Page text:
I was pleasantly surprised to see the Software & Information Industry Association (www.siaa.net) announce this week that it has filed three
key lawsuits over allegedly pirated software bought through eBay, the online auction Web site.
The move comes after months of posturing and squirming for the media on both sides of the Atlantic by eBay, which has always argued that it
does more than enough to stamp out sales of allegedly pirated software on its site.
This is one of the first serious attempts to bring eBay and its sellers to task over its apparent allowance of sales of allegedly pirated software on its site.
The lawsuits in US District Court, Central District of California, are the first to be filed under the SIIA's new Auction Litigation Program, which aims to monitor sites like eBay, and take action against sales of pirated software.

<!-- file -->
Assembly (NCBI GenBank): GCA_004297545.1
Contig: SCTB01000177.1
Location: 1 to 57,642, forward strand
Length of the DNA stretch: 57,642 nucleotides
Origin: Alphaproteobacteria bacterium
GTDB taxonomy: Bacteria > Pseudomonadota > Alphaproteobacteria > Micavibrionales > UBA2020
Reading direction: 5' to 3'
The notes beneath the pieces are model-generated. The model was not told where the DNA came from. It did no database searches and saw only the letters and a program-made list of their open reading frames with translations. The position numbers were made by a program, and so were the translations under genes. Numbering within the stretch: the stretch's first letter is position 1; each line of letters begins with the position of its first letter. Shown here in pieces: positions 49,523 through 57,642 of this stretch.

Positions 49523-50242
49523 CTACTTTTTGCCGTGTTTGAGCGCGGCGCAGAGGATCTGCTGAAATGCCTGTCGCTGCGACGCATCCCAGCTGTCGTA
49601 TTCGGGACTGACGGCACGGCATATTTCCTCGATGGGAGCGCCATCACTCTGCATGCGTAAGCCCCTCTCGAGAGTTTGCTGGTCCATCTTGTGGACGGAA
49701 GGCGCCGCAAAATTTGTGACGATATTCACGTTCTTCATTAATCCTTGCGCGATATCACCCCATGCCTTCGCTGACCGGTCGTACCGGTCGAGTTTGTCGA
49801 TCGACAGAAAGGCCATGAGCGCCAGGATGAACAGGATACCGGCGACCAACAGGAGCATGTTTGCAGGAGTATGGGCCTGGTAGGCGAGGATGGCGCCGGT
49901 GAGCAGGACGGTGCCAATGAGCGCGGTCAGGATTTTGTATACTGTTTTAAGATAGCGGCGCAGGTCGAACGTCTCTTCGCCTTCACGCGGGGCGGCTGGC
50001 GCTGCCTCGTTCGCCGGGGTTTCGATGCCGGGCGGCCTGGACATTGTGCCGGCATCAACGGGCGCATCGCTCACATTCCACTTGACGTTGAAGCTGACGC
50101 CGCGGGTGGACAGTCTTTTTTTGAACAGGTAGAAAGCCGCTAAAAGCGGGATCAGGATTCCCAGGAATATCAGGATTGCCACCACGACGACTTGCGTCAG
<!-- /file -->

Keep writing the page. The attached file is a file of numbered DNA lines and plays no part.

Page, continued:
The Association says that its Auction Litigation Program was designed because current strategies, such as taking down auctions through eBay's `Verified Rights Owner' program, "have not adequately remedied the problem," and adds that lawsuits are just the beginning.
eBay's procrastinations about allegedly pirated software and its take-down policy are laughable in the extreme. A quick search for Adobe
software on eBay.co.uk will reveal how widespread the sale of allegedly pirated software really is.
I wonder how long it will take for eBay to wake up and smell the coffee?